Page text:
The only witness as to the conversation at Ellison's was Hoffman, who testified as follows: "After we got to Ellison's probably a quarter past twelve we sat at a table, the three of us together, Tom Barbuti, Carman Plant and myself, and Plant says, `What are you going to do about this car, the Stutz car. Change the motor number and turn it over to me and make an even trade on the Chevrolet.' I said that would be all right, I would trade that way if I can collect the insurance and have the motor number changed. Get a new license out in Carman Plant's name. So I agreed to swap for the Chevrolet. Tom Barbuti said, `How will you swap with me for my old Buick?' I said, `If I am going to collect the insurance, I will make an even trade.' He said, `When can you have the car?' I said, `As soon as Carman Plant gets the Stutz you can take the Chevrolet and I can take the Buick.' * * * We arranged that Mr. Salano was to go to New York in front of Reisenweber's with the Stutz car. O'Neill was to come and steal it from him and take it to Plant's house the same night. Barbuti was to be there at Plant's house when the Stutz came in and he was to have the Chevrolet and give his Buick car to O'Neill." The Stutz car "wasn't stolen until after it was stolen from Salano. * * * I said to Plant, `You know this is a stolen car after you get it. After the car is stolen from Salano it is a stolen car and you are taking a chance on it.' He said, `We are both detectives and we can overcome that chance.'"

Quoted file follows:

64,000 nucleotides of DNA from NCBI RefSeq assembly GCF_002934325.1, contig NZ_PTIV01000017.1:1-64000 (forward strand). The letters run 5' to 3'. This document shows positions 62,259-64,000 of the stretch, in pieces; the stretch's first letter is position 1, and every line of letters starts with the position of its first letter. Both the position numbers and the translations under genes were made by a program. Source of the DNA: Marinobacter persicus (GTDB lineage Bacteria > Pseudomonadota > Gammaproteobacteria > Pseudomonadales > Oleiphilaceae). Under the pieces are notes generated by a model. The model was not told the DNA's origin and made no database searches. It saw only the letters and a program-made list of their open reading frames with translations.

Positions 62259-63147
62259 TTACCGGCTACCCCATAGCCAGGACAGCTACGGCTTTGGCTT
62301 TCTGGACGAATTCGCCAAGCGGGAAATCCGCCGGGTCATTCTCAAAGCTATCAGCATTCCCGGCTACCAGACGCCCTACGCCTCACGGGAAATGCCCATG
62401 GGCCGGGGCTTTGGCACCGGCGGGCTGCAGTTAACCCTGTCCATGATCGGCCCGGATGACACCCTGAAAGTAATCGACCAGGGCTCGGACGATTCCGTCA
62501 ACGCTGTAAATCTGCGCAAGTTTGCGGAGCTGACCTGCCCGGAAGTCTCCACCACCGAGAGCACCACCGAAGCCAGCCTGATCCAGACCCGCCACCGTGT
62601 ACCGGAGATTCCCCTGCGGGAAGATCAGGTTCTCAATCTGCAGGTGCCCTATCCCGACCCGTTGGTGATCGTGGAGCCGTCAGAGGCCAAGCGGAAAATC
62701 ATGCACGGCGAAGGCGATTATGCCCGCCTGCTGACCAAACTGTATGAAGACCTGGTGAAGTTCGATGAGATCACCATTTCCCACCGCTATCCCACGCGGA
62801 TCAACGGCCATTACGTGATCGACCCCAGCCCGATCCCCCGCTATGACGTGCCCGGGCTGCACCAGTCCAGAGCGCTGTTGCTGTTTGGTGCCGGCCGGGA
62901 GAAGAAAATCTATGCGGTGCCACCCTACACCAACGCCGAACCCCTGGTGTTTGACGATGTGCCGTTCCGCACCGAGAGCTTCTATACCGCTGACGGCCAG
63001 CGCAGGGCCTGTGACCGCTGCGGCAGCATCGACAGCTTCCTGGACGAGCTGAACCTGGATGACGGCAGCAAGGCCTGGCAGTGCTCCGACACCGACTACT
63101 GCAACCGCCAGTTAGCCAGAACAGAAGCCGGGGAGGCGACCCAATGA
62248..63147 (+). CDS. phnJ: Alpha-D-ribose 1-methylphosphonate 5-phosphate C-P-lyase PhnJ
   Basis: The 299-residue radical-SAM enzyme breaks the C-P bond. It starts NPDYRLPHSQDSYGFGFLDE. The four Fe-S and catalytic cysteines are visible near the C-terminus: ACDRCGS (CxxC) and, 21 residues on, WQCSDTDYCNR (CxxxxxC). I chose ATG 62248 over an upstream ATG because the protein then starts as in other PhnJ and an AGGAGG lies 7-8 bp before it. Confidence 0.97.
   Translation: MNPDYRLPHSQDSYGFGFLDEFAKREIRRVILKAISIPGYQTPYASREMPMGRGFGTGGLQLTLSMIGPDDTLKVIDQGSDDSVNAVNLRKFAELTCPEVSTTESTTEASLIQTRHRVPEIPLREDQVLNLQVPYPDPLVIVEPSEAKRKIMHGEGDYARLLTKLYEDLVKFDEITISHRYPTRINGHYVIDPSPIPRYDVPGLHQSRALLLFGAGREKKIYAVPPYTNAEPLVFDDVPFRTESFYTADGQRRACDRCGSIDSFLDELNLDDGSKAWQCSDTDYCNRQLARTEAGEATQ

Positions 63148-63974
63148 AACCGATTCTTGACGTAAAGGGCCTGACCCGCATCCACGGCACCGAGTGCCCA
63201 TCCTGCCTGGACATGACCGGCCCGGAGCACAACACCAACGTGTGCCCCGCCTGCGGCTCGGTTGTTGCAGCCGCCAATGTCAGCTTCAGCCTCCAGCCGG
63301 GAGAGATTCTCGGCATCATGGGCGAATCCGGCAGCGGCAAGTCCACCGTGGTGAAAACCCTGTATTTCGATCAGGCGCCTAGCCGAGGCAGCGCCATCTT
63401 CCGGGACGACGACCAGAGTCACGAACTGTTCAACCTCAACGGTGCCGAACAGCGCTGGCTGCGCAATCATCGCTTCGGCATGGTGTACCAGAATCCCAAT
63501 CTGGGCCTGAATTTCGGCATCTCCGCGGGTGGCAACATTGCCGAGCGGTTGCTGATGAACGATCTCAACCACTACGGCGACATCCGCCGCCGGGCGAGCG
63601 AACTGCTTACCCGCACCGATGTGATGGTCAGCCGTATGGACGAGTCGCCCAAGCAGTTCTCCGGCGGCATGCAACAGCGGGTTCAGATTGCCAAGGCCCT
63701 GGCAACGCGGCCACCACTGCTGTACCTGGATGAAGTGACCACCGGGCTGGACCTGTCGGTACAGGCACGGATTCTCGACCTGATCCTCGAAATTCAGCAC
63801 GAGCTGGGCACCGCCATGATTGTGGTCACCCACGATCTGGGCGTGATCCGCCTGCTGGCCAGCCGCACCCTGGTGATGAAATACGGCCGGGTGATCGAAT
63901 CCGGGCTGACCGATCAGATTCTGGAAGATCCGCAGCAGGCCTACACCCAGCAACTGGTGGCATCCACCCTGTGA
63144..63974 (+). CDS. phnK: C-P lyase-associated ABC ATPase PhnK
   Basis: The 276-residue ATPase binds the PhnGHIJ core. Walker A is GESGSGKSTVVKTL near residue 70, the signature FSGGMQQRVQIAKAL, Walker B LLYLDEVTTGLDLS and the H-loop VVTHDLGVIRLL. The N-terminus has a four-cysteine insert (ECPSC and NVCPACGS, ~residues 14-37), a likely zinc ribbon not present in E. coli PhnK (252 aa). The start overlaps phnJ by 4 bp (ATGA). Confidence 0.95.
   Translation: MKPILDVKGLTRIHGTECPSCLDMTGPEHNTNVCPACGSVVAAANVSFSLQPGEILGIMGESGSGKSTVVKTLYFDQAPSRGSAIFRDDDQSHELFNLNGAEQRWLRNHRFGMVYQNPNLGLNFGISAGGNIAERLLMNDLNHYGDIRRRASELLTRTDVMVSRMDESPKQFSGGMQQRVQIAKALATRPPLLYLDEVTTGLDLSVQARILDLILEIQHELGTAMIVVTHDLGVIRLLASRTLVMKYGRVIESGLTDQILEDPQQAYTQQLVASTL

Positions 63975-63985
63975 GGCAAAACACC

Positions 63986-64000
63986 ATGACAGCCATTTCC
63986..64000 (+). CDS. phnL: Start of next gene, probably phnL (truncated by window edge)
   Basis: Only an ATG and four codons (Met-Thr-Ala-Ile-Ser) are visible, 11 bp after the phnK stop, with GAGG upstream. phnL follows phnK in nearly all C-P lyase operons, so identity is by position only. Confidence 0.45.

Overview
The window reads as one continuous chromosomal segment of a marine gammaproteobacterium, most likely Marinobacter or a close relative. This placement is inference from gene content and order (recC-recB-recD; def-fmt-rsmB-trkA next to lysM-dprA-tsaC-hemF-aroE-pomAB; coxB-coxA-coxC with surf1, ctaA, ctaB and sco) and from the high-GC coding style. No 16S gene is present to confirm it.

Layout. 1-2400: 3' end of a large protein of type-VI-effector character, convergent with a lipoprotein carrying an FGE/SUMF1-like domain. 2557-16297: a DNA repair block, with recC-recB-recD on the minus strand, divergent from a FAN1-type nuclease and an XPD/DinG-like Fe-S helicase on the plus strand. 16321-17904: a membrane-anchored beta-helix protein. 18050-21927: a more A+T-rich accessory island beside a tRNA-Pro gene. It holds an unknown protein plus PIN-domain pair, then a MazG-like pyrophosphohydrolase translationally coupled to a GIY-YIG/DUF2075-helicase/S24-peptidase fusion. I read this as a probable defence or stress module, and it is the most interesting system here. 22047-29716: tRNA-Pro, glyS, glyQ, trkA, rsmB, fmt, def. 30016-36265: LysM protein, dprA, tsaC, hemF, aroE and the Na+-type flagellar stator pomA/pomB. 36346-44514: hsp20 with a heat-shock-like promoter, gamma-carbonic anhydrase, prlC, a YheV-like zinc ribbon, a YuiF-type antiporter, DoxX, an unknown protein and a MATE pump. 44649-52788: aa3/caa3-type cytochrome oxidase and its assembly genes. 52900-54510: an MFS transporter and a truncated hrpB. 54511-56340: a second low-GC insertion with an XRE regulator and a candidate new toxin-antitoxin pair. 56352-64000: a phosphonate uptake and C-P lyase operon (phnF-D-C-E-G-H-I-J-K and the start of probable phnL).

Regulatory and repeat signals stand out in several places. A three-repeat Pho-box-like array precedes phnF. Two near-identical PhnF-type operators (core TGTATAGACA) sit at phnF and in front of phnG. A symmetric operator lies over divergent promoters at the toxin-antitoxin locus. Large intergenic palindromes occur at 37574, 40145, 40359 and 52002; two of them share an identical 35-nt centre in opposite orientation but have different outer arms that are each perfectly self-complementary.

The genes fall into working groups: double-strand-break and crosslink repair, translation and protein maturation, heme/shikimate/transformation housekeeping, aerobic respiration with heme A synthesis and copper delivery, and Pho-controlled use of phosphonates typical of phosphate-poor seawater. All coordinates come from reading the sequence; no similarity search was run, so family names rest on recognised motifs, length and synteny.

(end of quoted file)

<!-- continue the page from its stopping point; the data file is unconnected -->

It is apparent that this evidence could have but one purpose, and that was to prove guilty knowledge. Did the evidence come within the rule permitting the proof of other crimes to establish guilty knowledge? In People v. Molineux ( 168 N.Y. 264, 297), in discussing this question, the court said: "So in a case where the defendant is charged with having received stolen property, guilty knowledge is the gravamen of the offense and scienter may be proven by other previous similar acts," citing Commonwealth v. Johnson (133 Penn. St. 293); Coleman v. People ( 58 N.Y. 555); Copperman v. People (56 id. 591), and People v. McClure (148 id. 95). In the Coleman case the evidence was of a stealing by the same persons from whom the accused was charged with receiving the iron mentioned in the indictment, from the same owners and prosecutors, of iron of a similar description and like kind, but a short time before the transaction under investigation. In the Copperman case it was said "that courts should be cautious in receiving evidence of outside facts upon that question [guilty knowledge], and that all facts which do not directly bear upon the question should be excluded." Also, "It is a general rule, and one that should be strictly observed, that it is incompetent upon the trial for one offence to prove that the accused has committed another not connected with it. Nor can particular acts of criminality or immorality not connected with the facts constituting the crime for which the accused is being tried be thrown into the scale against him, to prejudice the jury or create a probability of guilt." In that case the facts proven consisted of thefts by the same person from the same person, and the sale of the goods to the defendant at an inadequate price and the pawning of some of the goods and the purchase of the pawn tickets by the defendant. Likewise the evidence in People v. McClure ( supra) showed the receipt of other stolen property, stolen at the same time and by the same person. Numerous other cases involving the crime of criminally receiving stolen property might be cited, in all of which the evidence admitted related to the receipt from the same thief of other stolen property. In none of those cases, however, nor in any case cited by the very astute and learned counsel for the respondents, upon the trial of an indictment for the criminal receipt of stolen property, has proof been permitted of the commission of any crime other than the criminal receipt of stolen property. In this case, however, the proof admitted proved an entirely separate and distinct crime. The Stutz car belonging to Hoffman and Salano was not to be stolen. It was to be taken with the consent of the owners and they were to induce the insurer to pay them the amount of the policy upon the false claim that the automobile had been stolen. O'Neill, however, could not have been prosecuted for larceny for taking the car, because he took the car with the consent of the owners. He had no intention of depriving the true owners of their property; he was merely delivering it according to their instructions. The crime contemplated was not against them, but against the insurer. As the evidence did not show the receipt of other stolen property, it should not have been admitted upon the trial of Plant. Having been admitted, the question still remains, was it material. If by "material" is meant persuasive, there can be no doubt that it answers that test. I think something more is meant by the term "material matter" as used in the statute. I can imagine a matter so trivial, so unsubstantial, as to have no probative force and, therefore, not a "material matter." Evidence, to be material, must, in addition to having probative force or persuasive character, be relative to the issue or properly material. The evidence must properly tend to establish some fact at issue upon the trial, and not merely to disparage the defendant when the issue of his character is not presented. In the discussion in some of the cases it is stated that if the evidence is admitted, although erroneously, if it might have influenced the jury, perjury may be predicated thereon, but the actual decisions, however, do not go so far. "Material" and "relevant" are interchangeable terms. ( People v. Courtney, 94 N.Y. 490, 494.) "The test is, was the evidence such as apparently conduced to support an hypothesis logically pertinent to the issue?" (Whart. Crim. Law [11th ed.], § 1541.) "The test is whether the statement could properly have influenced the court which was investigating the bastardy proceeding upon any question which was before it for its determination." ( People v. Moris, 155 App. Div. 711, 712.) The definition of "materiality" in Bouvier's Law Dictionary (Vol. 2 [Rawle's Rev.], p. 341) reads as follows: "The property of substantial importance or influence, especially as distinguished from formal requirement. Capability of properly influencing the result of the trial." "Evidence offered in a cause, or a question propounded, is material when it is relevant and goes to the substantial matters in dispute, or has a legitimate and effective influence or bearing on the decision of the case." (McADAM, J., in Porter v. Valentine, 18 Misc. Rep. 213, 215, citing Black Law Dict.) People v. Brill ( 100 Misc. Rep. 92) involved a charge of perjury, the defendant having sworn falsely in a civil action that he did not sign a certain paper. Upon an appeal in the civil action this testimony was held to be immaterial and the judgment was reversed. Although the evidence was sufficiently potent to produce an erroneous result in the civil case, in the criminal action it was held not to be material as it could not have properly influenced the result. The question presented in People v. Teal ( supra) is thus stated at the very beginning of the opinion: "Can a person be convicted of attempted subornation of perjury, upon evidence which would not support a conviction upon the charge of perjury, if the attempt had been successful?" It was attempted in that case to induce a witness to give testimony from which the inference could be drawn that the defendant was guilty of an act of adultery separate and distinct from the one act of adultery charged in the complaint. That such testimony would have been persuasive there can be no doubt, but the court held that was not enough. It must be material to the issue presented by the pleadings. The judgment of conviction was reversed upon the ground, as stated at the beginning of the opinion, that the evidence if given upon the trial of the action would not support a charge of perjury. That case is closely analogous to this. In this case proof as to a separate and distinct crime was admitted. In the Teal case it was proposed to offer evidence of a charge separate and distinct from that alleged in the complaint. In neither case did the evidence have any legitimate tendency to prove any issue in the action. As the testimony upon which the alleged perjury is based was not material, the judgment should be reversed and the indictment dismissed.